August 3, 2015

Quinceañera in Greytown

We headed out from Managua in the dark, around 7:30 pm on a Wednesday night.  Our plans were to leave at 1:00 pm that day, but with organizing the departure of seventeen people which was all overseen by our previous host mother Maria, who is known for her tardiness, we left a bit after we had planned.  The seventeen of us piled into two trucks, we were full both inside and in the back, and headed down the road.  The 400 km (approximately 240 mile) drive took us across the majority of Nicaragua.  One would expect that this distance would take us 3 hours, maybe 4 to stop for bathroom breaks and eating, but we arrived after 17 hours.  The road just outside of Managua is in very good condition, but after only a couple of hours it deteriorates into what most would only call a cow path.  We also had some issues with a tire on the truck and there were some roadblocks of concerned citizens protesting the public transportation system.  We finally arrived the next day around noon.


We were greeted by Maria's extended family, her mother and father, her brothers, sisters, nieces and nephews.  It was a beautiful reunion of people who dearly love one another, but do not get to visit very often.  Her family served us a warm plate of food, including the recently cooked up "chancho" (thats Nica slang for pig) that was killed in preparation for our arrival.



The next two days were filled with quinceañera preparations.  This was only our third quinceañera that we have attended in the last four years and each have been very unique and distinct.  The party is a celebration of one's womanhood, of leaving one's childhood and entering the next stage of life.  From what we have experienced, families invest more money and resources in their daughter's quinceañera's than they do in their weddings.  For this party alone, a cow and several pigs were killed, which is a large financial sacrifice.  It is a big deal for family, friends and community members.


Saturday, the day of the party, finally arrived.  We headed out early in the morning to drive an hour to where the party would be held.  I (Cassie) was asked to take photos, so I started taking pictures of all of the preparation and Kevin was quickly whisked into the kitchen to help.  He and five other ladies prepared a delicious array of food, from pork and vegetable kabobs to steak with jalapeño sauce to chicken fried rice to beet and potato salad to plantains.  Keep in mind that all of this was cooked over firewood.  Over four-hundred people left very satisfied.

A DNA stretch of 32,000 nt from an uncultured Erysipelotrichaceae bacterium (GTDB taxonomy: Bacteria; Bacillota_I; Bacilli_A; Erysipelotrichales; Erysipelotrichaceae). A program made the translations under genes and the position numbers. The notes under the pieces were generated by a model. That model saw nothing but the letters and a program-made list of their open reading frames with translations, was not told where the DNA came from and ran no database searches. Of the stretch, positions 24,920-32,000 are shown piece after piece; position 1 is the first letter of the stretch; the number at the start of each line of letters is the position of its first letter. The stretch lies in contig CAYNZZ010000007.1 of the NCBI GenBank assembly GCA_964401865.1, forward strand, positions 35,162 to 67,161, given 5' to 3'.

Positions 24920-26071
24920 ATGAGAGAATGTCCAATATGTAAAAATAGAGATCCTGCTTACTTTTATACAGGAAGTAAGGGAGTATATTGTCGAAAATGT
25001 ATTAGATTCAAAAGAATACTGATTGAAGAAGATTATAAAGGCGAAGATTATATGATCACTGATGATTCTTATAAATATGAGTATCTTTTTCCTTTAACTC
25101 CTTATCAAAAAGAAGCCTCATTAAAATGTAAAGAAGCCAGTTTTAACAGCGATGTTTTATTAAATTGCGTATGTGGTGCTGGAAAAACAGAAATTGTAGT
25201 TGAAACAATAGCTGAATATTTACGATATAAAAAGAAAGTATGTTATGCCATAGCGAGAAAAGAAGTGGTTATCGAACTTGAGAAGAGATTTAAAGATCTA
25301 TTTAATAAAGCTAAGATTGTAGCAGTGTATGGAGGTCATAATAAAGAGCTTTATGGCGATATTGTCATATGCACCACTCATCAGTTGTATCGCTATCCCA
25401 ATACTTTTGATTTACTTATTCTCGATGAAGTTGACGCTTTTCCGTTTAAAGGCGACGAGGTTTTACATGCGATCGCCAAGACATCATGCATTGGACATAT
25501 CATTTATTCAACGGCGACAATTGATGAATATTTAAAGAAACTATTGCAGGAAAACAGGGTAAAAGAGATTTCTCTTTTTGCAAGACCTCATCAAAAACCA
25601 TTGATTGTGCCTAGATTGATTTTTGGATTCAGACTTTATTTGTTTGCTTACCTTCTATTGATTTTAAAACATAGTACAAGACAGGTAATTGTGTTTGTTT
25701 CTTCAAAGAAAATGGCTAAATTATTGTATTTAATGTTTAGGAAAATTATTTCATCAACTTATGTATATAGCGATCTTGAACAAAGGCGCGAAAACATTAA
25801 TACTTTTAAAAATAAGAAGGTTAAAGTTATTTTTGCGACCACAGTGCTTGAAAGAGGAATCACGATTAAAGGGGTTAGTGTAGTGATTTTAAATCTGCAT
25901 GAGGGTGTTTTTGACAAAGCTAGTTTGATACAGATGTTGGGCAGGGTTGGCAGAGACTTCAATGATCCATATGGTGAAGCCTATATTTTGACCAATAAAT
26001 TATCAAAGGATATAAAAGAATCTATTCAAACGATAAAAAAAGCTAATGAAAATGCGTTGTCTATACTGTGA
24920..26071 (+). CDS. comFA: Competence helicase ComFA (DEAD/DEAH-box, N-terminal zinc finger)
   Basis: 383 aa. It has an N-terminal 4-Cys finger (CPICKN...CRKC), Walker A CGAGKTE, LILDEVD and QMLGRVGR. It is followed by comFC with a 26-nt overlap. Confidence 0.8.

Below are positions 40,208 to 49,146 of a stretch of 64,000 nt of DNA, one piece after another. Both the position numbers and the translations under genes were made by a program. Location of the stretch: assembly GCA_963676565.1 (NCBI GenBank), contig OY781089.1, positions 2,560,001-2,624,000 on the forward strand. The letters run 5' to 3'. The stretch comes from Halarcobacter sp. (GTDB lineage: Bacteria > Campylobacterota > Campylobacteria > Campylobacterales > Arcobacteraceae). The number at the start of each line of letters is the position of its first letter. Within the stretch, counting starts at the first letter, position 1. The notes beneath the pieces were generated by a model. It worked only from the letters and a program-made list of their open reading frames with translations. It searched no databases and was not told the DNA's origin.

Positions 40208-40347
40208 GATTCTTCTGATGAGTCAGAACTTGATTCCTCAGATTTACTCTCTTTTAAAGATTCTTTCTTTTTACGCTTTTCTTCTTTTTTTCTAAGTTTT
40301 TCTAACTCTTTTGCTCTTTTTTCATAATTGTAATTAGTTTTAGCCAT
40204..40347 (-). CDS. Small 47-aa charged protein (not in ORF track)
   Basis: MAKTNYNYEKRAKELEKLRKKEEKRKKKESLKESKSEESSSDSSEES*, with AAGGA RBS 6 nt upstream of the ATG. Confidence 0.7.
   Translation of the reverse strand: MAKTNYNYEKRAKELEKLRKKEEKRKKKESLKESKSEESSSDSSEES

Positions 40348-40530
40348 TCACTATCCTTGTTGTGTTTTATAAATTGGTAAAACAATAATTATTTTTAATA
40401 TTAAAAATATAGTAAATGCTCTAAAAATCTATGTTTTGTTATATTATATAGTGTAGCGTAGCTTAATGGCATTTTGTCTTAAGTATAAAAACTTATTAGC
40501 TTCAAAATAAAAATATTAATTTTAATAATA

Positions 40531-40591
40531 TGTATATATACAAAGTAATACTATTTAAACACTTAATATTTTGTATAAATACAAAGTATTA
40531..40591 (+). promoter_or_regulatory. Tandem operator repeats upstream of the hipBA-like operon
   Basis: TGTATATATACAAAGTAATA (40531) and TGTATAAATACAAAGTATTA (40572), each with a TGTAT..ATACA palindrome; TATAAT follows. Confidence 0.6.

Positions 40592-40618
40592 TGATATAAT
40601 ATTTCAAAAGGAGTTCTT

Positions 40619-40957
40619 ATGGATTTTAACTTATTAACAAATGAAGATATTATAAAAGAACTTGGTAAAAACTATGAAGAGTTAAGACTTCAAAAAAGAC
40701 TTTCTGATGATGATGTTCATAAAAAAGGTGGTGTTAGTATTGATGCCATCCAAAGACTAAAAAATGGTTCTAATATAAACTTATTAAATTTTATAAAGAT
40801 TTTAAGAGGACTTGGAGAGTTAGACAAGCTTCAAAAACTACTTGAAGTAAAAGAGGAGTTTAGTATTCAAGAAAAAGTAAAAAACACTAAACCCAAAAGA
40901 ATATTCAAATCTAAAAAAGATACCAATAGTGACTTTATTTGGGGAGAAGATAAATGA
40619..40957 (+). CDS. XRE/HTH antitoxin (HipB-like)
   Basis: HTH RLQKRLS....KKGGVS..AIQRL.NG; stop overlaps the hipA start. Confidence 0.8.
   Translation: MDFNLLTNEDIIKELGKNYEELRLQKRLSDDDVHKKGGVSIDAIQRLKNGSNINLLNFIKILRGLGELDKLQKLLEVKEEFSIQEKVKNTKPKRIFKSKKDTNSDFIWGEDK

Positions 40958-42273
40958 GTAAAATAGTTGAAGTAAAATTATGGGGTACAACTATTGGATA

But first, before the eating and partying, everyone trekked up a couple of kilometers to the Mennonite Church that sat on the hill of the town.  There, a service was held to honor the quinceañera, there were many songs and a message.  I continued to take photos and tried to keep myself from fainting in the small church, filled with four hundred people and little to no air movement.  A mariachi band performed, people could give their "palabras" or words to the quinceañera and when it was finished we all walked down the muddy hill back to her home.


The rest of the afternoon was filled with photos, food, cake, rain, mud, dancing, gifts and laughter.  We spent another day recovering with family before we started off on the long-journey to Managua.  Our ride back was much less delayed, we only left a half hour after we had planned, there were no vehicle problems and we arrived back to Managua in twelve hours.



These are the days that I will miss here in Nicaragua.  I am so grateful that we have been welcomed in as family by so many who are very dear to us.  We have been able to witness and experience such beautiful events such as this quinceañera.  Life is so full!

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